Realize and React

In the article, “Where the Water Goes,” David Owen presents the idea that people throughout our society are not educated on where our source of water in the United States comes from. David Owen continues his article by also demonstrating why this point is relevant. As I did my research on Bangladesh and continued to read this article, I became aware that people, as well as myself, don’t recognize how privileged we are to have such an abundant source of water. Is there a possibility because of the abundance of water, people don’t care where it comes from?


I believe that our use of water sources has become such a usual activity in our lives that most people don’t even think about whether the water coming from the shower tip or the sink will ever stop. We have become so entitled to having so much water that having a limit to our quantity of this resource would feel weird. The fact that people with the most water do not know where their source of water is coming from versus the people living in Bangladesh do is concerning. People living in poverty-stricken areas must hunt for water as we sit in our houses living lavishly without a care in the world about this vital resource. When David Owen says, “All I knew was that every time I attached a hose to a spigot and turned it on, I could run it full force until it was time to go home” proves that even young adults at the age of twenty-one do not have the care to know where our plentiful source in the United States comes from. The fact that we have the privilege to sit back during the summer and use as much water from the “hose” as possible conveys that we probably do not need this superfluous abundance of water in our lives. Do people really need to leave the sink running while brushing their teeth or take forty-five-minute showers? I believe that if people took 15 minutes out of their day to read about the status about where their supply of water is coming from, people living lavishly during summer would cut back and save this resource for the better. People who do not know where their water is coming from must realize that people around the world suffer from the lack of water. Ultimately, I believe we must get rid of this idea of not caring for water just because it is so common in our lives.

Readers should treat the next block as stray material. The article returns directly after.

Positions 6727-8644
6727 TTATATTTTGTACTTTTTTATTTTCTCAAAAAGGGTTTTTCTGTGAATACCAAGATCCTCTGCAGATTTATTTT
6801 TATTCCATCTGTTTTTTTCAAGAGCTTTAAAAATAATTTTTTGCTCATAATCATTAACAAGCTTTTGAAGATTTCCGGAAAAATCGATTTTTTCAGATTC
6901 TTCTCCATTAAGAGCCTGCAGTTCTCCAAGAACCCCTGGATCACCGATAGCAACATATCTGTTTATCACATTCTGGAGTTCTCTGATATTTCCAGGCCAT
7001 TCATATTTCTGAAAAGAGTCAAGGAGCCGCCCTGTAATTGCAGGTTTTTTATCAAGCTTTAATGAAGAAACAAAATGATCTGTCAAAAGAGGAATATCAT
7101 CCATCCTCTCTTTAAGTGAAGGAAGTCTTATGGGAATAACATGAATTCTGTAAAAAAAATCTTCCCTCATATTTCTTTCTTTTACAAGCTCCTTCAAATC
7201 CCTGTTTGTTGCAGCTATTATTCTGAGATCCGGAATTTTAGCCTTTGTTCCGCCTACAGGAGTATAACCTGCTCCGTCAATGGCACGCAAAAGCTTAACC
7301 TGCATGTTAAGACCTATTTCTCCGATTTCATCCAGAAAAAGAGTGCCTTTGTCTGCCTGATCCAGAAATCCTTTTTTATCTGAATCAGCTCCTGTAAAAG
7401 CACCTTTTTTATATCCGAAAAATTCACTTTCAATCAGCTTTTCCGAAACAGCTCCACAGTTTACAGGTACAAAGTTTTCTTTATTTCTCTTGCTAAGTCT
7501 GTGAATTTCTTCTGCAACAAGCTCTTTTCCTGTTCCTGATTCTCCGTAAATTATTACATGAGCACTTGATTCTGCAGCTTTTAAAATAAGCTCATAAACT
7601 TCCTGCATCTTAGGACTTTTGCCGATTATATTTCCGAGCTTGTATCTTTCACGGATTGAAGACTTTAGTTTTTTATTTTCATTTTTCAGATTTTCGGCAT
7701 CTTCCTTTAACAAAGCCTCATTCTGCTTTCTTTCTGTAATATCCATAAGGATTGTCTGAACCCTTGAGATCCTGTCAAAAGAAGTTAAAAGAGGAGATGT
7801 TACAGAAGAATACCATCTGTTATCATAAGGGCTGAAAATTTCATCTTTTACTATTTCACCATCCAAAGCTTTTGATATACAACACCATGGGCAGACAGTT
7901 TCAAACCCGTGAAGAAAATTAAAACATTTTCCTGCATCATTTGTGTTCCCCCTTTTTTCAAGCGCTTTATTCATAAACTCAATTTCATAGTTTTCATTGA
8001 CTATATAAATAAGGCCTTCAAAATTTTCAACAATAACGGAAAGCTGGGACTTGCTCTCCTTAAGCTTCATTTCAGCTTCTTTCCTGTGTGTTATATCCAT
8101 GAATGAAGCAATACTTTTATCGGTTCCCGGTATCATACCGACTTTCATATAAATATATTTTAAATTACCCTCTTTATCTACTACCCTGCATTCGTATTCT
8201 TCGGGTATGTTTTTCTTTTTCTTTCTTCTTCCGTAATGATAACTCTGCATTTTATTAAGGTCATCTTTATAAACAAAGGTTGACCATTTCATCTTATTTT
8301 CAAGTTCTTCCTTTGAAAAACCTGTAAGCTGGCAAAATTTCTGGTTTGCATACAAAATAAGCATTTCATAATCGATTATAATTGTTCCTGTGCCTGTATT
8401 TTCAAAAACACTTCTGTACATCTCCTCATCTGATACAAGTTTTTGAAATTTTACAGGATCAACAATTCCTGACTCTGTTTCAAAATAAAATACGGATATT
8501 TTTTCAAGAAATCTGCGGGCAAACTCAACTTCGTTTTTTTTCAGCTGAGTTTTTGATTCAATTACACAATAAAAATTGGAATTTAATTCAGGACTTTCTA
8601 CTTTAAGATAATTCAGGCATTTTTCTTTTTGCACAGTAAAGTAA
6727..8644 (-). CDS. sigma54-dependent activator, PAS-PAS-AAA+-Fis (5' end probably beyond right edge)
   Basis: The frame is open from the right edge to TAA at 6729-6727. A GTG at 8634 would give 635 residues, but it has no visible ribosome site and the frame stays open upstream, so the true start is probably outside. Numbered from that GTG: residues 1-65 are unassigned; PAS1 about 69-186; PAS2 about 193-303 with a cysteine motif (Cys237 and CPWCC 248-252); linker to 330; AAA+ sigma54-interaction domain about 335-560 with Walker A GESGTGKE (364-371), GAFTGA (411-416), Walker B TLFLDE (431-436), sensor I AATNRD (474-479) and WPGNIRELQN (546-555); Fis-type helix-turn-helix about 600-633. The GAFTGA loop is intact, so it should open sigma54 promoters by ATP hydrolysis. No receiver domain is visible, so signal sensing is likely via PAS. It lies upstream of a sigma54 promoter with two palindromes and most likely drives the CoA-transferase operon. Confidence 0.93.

The famous quote, “One man’s trash is another man’s treasure,” proves that we should not feel as if one man’s trash is everyone’s trash, rather believe and take into consideration that many live in much tougher and harsher conditions than others and that we must remember how privileged we are to have this necessity as a common resource.

Fear of Discomfort

In the play, By the Water, written by Sharyn Rothstein, Marty Murphy presents his love and compassion of the house he owns in Staten Island, New York by ignoring the comments and opinions of his closest loved one’s. Marty Murphy is defensive about leaving this house behind because of the many memories and history that have been developed over the past few decades. Even though this is a very obvious response of Marty Murphy’s feelings towards being asked to leave, is there a chance Marty does not want to part ways with this house because of his fear of discomfort?

I believe many humans live a life following a fixed program. Everyone wakes up in the morning, brushes their teeth, eats breakfast, goes to work or school, etc. Society has made humans become used to the idea of repetition, which gives people a sense of calmness. I believe Marty Murphy has reached an age where people become too comfortable with this repetition. Ultimately, when the house is inflicted by the storm, Marty becomes agitated and afraid of altering this comfortable lifestyle he has become accustomed to living. This agitation and fear are viewed when he says, “this is where we belong, Sal. This is where everyone knows us: We’re Marty and Mary Murphy. We have history here. Besides, we’ve survived storms like this before” (Rothstein, 12). Marty finds a deep affection for living his life in this house because he has spent his entire life accepting that this is the position he will be in for the rest of his life. Marty expresses his fear of leaving and accepting a different future while saying “This is where everyone knows us.” He fears the idea of leaving his past and becoming no one. He finds a purpose because of the decades of his life he has spent living his comfortable life. As a result, Marty’s discomfort of visualizing a life without his house, conveys his fear of losing a particular lifestyle filled with his particular daily routines. I believe Marty is not worried about losing an old house passed down from generation to generation, but is scared of losing a life of comfort.